Bus and Motor Coach Library

Driver Qualification Files
A Review of How to Prepare Them, & How to Use Them...

Author – Carmen Daecher (2002)

If you are a commercial vehicle operator, you know about driver qualification files.  DQF's as we will call them are a requirement.  Some consider them a necessary evil.  But they really don't have to be.
DQF's are required by the Federal Motor Carrier Safety Regulations in Part 391.51.  That section of the regulations clearly defines what is required to be contained in a DQF.  Specifically, these requirements include:
- A completely filled out, signed and dated application (391.21);
- Evidence of investigations of previous employment for the past three years from the date of employment (391.23);
- Evidence of investigation into the driver's driving record from the date of employment for the past three years from every State in which the driver held a motor vehicle operator's license.  (A copy of the MVR from each state is usually what should be obtained.)
- Evidence of investigation for previous positive drug tests or refusal to test during the past 24 months from the date of application;
- Certificate or copy of Medical Qualification to Drive a Commercial Motor Vehicle (391.43);
- Certificate and test form of a road test, if given, or a copy of a valid CDL obtained while operating equipment similar to that operated by the motor carrier as an equivalent of road test.(391.31 &   391.33);
- Other documents relevant to qualifying a driver.  By accepted practice this includes a copy of a current and valid Commercial Driver's License (CDL), confirmation from the driver of US Citizenship or legal immigration status (I-9), hours of on-duty times for the previous 6 or 7 days from the date of hire for record of duty purposes, evidence of a pre-employment drug tests, or documentation for exception to administering the test.

The application must request all employment experience for the past three years and all commercial driving experience for the past ten years.  This does not imply that a person must have driven a commercial vehicle for ten years; rather, it simply requires that you become aware of their driving/employment history for the past ten years if the applicant has that length of driving experience.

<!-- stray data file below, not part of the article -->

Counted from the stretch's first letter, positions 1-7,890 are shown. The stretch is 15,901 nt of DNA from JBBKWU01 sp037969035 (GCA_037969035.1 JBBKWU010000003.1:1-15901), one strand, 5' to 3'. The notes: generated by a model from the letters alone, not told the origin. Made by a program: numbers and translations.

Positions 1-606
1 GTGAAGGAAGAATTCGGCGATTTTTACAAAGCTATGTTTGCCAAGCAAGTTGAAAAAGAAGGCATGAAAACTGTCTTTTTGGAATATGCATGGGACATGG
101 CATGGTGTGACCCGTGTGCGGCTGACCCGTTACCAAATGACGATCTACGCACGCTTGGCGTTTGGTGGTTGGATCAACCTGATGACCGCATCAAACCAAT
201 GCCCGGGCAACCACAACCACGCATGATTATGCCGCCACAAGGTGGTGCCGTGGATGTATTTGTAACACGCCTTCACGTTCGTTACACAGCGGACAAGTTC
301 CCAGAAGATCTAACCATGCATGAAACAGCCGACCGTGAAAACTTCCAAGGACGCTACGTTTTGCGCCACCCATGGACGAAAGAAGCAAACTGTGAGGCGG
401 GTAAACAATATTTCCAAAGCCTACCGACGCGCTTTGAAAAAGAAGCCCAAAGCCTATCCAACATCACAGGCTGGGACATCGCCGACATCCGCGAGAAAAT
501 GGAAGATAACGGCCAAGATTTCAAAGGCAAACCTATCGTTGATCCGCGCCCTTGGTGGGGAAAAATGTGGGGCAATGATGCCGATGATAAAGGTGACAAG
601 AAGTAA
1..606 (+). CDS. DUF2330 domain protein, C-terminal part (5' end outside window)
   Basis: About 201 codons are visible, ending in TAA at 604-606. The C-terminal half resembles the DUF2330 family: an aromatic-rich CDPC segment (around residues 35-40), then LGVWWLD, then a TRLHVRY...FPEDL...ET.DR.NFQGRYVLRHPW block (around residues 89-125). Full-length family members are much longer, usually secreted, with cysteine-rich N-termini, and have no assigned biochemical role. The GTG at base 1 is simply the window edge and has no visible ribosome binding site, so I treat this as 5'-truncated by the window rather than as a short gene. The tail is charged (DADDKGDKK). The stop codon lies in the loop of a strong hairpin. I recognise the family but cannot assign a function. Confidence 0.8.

The application must contain the person's complete name and address, and must be signed and dated.  The application must also contain all addresses at which the applicant lived during the past three years.  This means full descriptions of each address, including street number and name, city, and state.

The application must also contain the following:
- Your Company’s name and address;
- A listing/description of all driving licenses held by the applicant;
- A listing/description of all vehicle accidents in which the applicant has been involved for at least the past three years;
- A listing/description of all moving violations for which the applicant has been convicted for at least the past three years;
- Details of the applicant's experience in operating commercial motor vehicles;
- Applicant's Date of Birth and Social Security Number;
- Information concerning previous suspensions of applicant driving licenses;
- A statement just above where the applicant will sign and date the application confirming that all information on the application is true and correct; if not, any false information provided will be grounds for immediate dismissal if hired.

I suggest that the application also contain the following:

- A least three personal references, including contact information, that are available for potential contact by you;
- A listing and description of all previous formal education received by the applicant, including training for driving a commercial vehicle at a driver training school;
- Information concerning convictions for any felony.

Here is another tip:

Have the application filled out completely at your facilities.  Do not allow the applicant to take it home to fill it out.  This will at least give you an idea that the person can read and write.  While this sounds trite, it could be very important.

The file must contain evidence (proof) that you investigated the applicant's previous employment background for the past three years from the date of the application.  The evidence can be handwritten documentation from one of your employees who spoke with the applicant's previous employer, detailing the name and address of the previous employer, date and person contacted and information received confirming dates of employment, job description, and any other information regarding job performance as provided by the previous employer.  Alternately, evidence can be copies of forms that you mailed to previous employers seeking the same information; however, these forms in your file should have the previous employer’s full name and address and confirmation of when the form was faxed or mailed to the previous employer.  Remember, the key is to show evidence that you inquired into the previous employment history, even if you do not receive any information concerning the applicant's previous employment.  Also keep in mind that you have 30 days from the date of hire to do this.  We strongly suggest however, that you perform the inquiries and investigations before you hire the applicant.